Federal Minister for Information and Broadcasting Fawad Chaudhry has said that two members of the Election Commission of Pakistan (ECP) who will be nominated soon should review the decisions of the chief election commissioner as he is apparently speaking the language of the opposition on government reforms, specifically the electronic voting machines (EVMs).
“The ECP made unreasonable observations about EVMs without thoroughly examining it, reflecting its lack of seriousness towards adopting technology for ensuring transparent elections,” Federal Information Minister Fawad Chaudhry said at a news conference in Islamabad accompanied by Science and Technology Minister Shibli Faraz.
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The minister said it was not possible for the government to hold the next general elections without the introduction of its electoral reforms agenda.
“There is no other way. The government wants to take the opposition into confidence on electoral reforms. It is the only option.”
However, he added, if the opposition refused to move beyond the cases against it then the government “would be forced” to move ahead with its plan.
The government, he claimed, could not leave the agenda for the 2028 general elections. “The 2023 general elections will only be possible after reforms.”
He said the ECP and the CEC were different than each other. “The government has strong reservations on the conduct of the CEC. Similarly, he added, the opposition should shun its “narrow-minded” approach and think in the larger national interest.
He said the government had given 49 proposals for reforms and the opposition was neither accepting them, nor bringing their own suggestions.
Fawad said the CEC had seemingly decided against using the EVMs without even considering the arguments in their favour.
“All the supporting arguments in the favour of EVMs were taken out of the ECP report submitted to the Senate Standing Committee on Parliamentary Affairs,” he maintained.
He further said the data of the elections in Philippines, Estonia and the Dominican Republic was removed from the report that showed that after introduction of EVMs, controversies in the results in those countries were reduced.
Fawad said in the 2007 elections in Philippines, which were held under the old paper system, the results were compiled after several days. Whereas in 2010 and 2019 elections held through EVMs, the results were declared within hours.
“The people’s trust in the 2007 elections in the Philippines was 35%, while they expressed 75% and 89% satisfaction over results of the 2010 and 2019 polls respectively.”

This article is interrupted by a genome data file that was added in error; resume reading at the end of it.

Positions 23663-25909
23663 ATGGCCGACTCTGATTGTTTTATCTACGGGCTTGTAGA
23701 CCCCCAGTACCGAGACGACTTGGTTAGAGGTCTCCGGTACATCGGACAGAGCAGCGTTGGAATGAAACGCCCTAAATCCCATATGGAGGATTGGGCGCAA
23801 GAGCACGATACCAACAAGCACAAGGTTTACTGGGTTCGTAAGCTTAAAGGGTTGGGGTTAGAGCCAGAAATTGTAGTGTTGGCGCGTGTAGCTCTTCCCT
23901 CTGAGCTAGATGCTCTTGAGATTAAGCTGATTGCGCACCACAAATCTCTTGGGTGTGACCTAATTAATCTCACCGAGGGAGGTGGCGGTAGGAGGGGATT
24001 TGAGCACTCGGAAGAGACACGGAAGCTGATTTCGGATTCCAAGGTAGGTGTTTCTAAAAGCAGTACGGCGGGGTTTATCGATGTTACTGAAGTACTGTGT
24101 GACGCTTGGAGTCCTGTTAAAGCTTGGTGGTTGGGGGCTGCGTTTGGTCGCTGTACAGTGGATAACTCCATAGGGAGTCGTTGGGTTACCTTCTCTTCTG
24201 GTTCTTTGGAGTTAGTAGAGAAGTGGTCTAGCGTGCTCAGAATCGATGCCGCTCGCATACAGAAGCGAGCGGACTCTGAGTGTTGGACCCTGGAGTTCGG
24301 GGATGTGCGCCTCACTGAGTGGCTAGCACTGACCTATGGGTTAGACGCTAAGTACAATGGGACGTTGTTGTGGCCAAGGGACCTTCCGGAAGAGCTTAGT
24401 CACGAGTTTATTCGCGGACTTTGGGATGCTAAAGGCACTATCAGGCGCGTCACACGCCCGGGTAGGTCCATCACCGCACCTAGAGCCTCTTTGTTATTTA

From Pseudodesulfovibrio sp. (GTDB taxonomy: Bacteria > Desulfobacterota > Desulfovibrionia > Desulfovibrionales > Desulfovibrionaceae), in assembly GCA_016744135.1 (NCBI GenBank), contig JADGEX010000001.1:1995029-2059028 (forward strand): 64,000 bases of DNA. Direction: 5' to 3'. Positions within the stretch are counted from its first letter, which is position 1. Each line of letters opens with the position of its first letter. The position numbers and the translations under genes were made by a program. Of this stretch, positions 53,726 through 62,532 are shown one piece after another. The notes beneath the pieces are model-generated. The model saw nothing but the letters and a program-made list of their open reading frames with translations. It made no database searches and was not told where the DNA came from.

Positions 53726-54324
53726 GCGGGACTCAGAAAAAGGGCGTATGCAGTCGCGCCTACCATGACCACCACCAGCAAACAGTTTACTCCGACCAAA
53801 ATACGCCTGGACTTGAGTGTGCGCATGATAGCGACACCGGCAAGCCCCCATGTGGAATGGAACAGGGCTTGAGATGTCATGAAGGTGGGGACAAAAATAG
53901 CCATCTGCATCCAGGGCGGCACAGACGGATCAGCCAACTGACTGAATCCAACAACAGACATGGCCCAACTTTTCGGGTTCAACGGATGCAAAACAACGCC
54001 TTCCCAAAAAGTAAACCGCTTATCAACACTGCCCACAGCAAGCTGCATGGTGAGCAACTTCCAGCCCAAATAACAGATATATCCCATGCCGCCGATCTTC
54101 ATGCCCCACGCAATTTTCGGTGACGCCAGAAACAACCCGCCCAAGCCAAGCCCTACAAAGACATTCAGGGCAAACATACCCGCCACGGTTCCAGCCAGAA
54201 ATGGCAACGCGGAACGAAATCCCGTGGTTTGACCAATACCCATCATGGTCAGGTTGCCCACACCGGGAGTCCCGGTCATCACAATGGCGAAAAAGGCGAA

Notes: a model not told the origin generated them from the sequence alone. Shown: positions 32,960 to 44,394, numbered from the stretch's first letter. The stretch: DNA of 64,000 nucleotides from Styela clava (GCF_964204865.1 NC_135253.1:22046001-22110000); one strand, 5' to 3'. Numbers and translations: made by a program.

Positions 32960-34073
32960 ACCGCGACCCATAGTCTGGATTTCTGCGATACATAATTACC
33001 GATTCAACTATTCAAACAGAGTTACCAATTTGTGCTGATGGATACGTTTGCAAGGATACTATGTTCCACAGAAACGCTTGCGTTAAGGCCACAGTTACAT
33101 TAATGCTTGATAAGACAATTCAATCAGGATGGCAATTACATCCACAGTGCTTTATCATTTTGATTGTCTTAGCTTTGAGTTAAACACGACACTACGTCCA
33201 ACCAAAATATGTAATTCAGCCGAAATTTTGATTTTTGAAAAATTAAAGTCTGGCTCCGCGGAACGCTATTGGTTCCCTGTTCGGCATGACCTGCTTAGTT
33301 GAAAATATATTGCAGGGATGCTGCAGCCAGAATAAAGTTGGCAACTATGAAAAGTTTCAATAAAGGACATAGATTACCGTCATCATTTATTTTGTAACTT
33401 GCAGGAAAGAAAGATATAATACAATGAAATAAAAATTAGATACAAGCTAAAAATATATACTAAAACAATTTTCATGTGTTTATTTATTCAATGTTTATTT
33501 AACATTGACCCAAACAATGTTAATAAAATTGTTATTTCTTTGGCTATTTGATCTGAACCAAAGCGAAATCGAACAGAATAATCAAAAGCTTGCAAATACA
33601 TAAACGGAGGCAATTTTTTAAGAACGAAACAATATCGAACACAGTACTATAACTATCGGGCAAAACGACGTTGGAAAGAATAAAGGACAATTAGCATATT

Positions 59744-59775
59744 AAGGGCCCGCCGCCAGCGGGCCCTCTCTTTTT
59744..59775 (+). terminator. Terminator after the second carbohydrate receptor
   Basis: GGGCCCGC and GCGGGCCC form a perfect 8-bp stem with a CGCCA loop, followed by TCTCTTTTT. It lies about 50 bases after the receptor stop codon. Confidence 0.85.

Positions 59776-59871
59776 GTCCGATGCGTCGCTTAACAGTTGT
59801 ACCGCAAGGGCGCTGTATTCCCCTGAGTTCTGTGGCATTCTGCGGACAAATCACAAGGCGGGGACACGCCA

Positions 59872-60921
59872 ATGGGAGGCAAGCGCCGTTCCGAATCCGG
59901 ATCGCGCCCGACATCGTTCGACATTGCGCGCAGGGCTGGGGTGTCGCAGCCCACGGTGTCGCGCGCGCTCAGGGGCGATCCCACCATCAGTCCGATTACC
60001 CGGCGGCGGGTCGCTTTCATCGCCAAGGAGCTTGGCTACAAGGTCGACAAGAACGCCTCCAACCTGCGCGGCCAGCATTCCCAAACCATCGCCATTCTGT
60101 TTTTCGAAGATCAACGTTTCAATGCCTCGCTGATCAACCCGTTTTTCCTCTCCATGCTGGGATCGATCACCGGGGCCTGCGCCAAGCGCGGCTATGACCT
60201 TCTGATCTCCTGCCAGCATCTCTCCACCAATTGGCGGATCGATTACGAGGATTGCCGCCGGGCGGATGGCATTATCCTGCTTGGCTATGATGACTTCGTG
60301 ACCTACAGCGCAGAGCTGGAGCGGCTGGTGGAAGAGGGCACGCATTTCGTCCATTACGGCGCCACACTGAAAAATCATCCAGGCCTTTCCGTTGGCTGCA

The minister reiterated the question about the CEC Sikandar Sultan Raja’s “impartiality” and repeated that he was “speaking the language of the opposition”.
“The chief election commissioner should distance himself from controversial matters as it was requirement of his post, otherwise he should quit and join politics.”
Fawad said a few opposition leaders had met with National Assembly Speaker Asad Qaiser, who had tried to clarify their misconceptions about the use of EVMs.
He added that the government wanted the speaker's committee to become functional and the opposition should play its positive role about reforms in the electoral process.
The minister maintained that it was the responsibility of parliament to decide the process of conducting elections in the country and the ECP should respect its decision.
“Parliament will decide whether or not the next elections would be held under the traditional voting system or through EVMs. He said a joint session of parliament would be summoned, adding that its decision would be final and binding.
He said the apex court had issued directives to the ECP to use technology in the Senate elections held in March this year but its orders were ignored.
Speaking on the occasion, Shibli said his ministry had prepared a prototype of an EVM and invited all the political parties, ECP and the public to examine it.
He noted that the ECP had raised a list of 37 reservations in its report, of which 27 were related to the incapacity of the commission itself to handle EVMs.
The remaining 10 observations were related to the technical side of EVMs including lack of ballot secrecy, lack of voter anonymity, lack of transparency, biasedness of machine, prone to hacking, reusability of technology and easy upgrading, lack of evidence in election disputes and technical challenges.
He maintained that the EVM prepared by his ministry had addressed all these issues too.
The remarks against the ECP came amid an ongoing debate on the use of EVMs in the next general elections.
The government is pushing for the use of the machines, while the opposition and the ECP have expressed their reservations on their use, citing their susceptibility to hacking among other issues.
The ECP has also issued notice to Fawad and Railways Minister Azam Swati over their harsh language against the election watchdog.
(With input from APP)
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